Eutelsat Focuses on Software-Defined Networks

Article By : John Walko

Eutelsat is claiming a new era of commercial satellite services with a geostationary satellite said to be the first to incorporate a software-defined architecture.

European satellite network operator Eutelsat is claiming a new era of commercial satellite services with a geostationary satellite said to be the first to incorporate a software-defined architecture.

Dubbed the Eutelsat Quantum, the novel architecture makes the satellite communications network fully reconfigurable, such that it can respond instantly to changing needs and conditions.

Developed by Surrey Satellite Communications (SSTL) in the UK, the bird was launched last week on an Arianespace rocket and will, initially, provide commercial services for the Middle East and North Africa region.

SSTL, a spin out from Surrey University, has been developing small geostationary satellites for over 35 years. Other partners in the Eutelsat Quantum project include Airbus Defence and Space, which is headquartered in France, who supplied the payload. The project was part-funded by the European Space Agency’s ARTES R&D programme. This is a well-established initiative intended to keep Europe’s already well-established satellite communications sector globally competitive.

Ben Stocker, projects director at SSTL, which is now part of Airbus Defence and Space, said the Eutelsat Quantum programme “presented many challenges for SSTL to overcome during the development of the satellite system design, mechanical design, propulsion system and key subsystems within the satellite platform.”

Some 100 engineers and designers at SSTL worked on the Quantum project, which the company says is the first in a new generation of fully reconfigurable communications satellites that can respond to changing demands on Earth. It will be the first to operate in the high-frequency Ku-band which is targeted at data transmission and secure communications, notably for ships at sea.

The design features eight beams that can be redirected to move in almost real time and thus instantly adjusted to reflect demand. Other potential applications include fast response to natural disasters, such as the recent catastrophic floods in Germany and Belgium.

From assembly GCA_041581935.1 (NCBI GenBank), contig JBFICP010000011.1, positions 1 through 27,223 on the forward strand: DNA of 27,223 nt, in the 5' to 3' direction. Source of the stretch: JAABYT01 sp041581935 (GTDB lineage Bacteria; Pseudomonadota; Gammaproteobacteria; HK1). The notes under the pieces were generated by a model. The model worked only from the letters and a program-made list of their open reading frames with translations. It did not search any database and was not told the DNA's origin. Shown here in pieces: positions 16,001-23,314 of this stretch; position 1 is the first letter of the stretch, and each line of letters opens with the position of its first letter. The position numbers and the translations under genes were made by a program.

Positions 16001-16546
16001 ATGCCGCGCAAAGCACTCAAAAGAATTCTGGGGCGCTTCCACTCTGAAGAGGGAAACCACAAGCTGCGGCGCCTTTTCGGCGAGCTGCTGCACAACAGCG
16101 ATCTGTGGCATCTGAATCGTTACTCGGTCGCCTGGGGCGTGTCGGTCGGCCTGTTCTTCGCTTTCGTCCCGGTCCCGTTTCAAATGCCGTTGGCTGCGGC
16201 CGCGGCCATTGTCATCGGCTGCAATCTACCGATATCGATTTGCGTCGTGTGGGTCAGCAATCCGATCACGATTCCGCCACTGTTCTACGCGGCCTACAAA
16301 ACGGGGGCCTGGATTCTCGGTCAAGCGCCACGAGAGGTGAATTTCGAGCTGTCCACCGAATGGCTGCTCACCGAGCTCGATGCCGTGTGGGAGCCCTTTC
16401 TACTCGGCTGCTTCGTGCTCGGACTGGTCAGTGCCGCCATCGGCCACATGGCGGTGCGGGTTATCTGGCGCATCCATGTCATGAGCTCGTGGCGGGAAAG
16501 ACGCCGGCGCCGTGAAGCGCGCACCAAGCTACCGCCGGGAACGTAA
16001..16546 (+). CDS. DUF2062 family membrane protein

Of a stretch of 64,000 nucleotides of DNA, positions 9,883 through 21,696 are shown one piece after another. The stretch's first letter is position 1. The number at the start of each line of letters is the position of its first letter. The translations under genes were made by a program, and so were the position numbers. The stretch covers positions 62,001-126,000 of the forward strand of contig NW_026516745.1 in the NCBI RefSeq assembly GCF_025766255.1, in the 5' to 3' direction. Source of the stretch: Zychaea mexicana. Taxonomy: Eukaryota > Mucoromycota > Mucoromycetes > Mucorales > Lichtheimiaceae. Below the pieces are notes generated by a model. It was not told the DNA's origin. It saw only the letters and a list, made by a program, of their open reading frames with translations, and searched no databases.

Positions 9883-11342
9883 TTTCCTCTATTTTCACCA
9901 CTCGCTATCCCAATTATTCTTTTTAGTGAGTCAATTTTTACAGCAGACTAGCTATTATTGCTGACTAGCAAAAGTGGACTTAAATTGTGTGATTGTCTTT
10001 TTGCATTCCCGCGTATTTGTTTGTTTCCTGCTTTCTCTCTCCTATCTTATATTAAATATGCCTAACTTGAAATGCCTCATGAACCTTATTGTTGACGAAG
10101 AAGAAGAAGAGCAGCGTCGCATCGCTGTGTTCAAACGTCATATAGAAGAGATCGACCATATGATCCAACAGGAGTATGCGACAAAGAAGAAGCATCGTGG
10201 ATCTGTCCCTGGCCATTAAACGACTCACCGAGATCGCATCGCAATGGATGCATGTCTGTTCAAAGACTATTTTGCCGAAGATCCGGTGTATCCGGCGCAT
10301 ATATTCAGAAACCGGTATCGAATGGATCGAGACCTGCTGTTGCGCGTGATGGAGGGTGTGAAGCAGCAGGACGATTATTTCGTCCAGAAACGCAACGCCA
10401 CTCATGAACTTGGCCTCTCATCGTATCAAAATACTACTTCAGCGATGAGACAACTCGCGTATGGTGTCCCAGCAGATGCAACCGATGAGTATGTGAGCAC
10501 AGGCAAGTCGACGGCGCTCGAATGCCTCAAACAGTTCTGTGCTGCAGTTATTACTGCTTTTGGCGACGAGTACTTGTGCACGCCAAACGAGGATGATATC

No date has yet been set for when the service from the Quantum system will commence, but SSTL says it will soon follow extensive testing, notably of the software design technology that allows instant reconfigurability.

It should be noted that despite the name, the Quantum satellite does not actually offer quantum security protocols.

Inmarsat also a player

Meanwhile, other major communications satellite operators, such as Intelsat and Inmarsat, have plans to deploy software-defined satellites, which the latter organization has dubbed the “network of the future.”

Coinciding with news of Eutelsat’s launch of the Quantum satellite, Inmarsat touted its plans for the “Orchestra” communications network that will bring together existing geosynchronous (GEO) satellites with low earth orbit birds (LEO) and terrestrial 5G into an integrated, high-performance network.

Noting that an orchestra brings different instruments together, each supporting the other, Rajeev Suri, CEO of Inmarsat said that “by combining the distinct qualities of GEO, LEO and 5G into a single network, we will deliver a service that is far greater than the sum of its parts. Our customers will benefit from dramatically expanded higher throughput services around the world.”

The company claims the ‘dynamic mesh network’ will bring together the lowest average latency and fastest average speeds with excellent resilience that will eliminate the industrywide challenge of congested network hot-spots.

Suri, who was formerly CEO of Nokia, noted: “This is the future of connectivity, and Inmarsat is perfectly positioned to bring it to the world with its proven technology expertise.” He said the company plans to focus initially on delivering the Orchestra terrestrial network, while preparing for a future LEO constellation in the range of 150 to 175 satellites.

“This is a highly cost effective approach that leverages Inmarsat’s leading GEO satellite network as part of Orchestra’s unique multi-layer architecture,” Suri added.

The company suggests Orchestra will not directly compete against services such as those from satellite broadband supplier OneWeb or Elon Musk’s SpaceX offering Starlink, since it plans to target commercial and government services rather than consumer broadband or video distribution.

The initial five-year (2021 to 2026) investment for Orchestra is expected to be about $100 million, and the first target will be to boost capacity in high-density areas such as ports and airports. The five-year programme is expected to cover delivering the terrestrial network, terminals for maritime and aviation networks, and LEO test satellites.

New services enabled by the Orchestra concept are expected to include close-shore navigation for autonomous vessels, emergency and safety services for maritime crews, secure and tactical private networks and direct-to-cloud connections for airlines.

This article was originally published on EE Times Europe.

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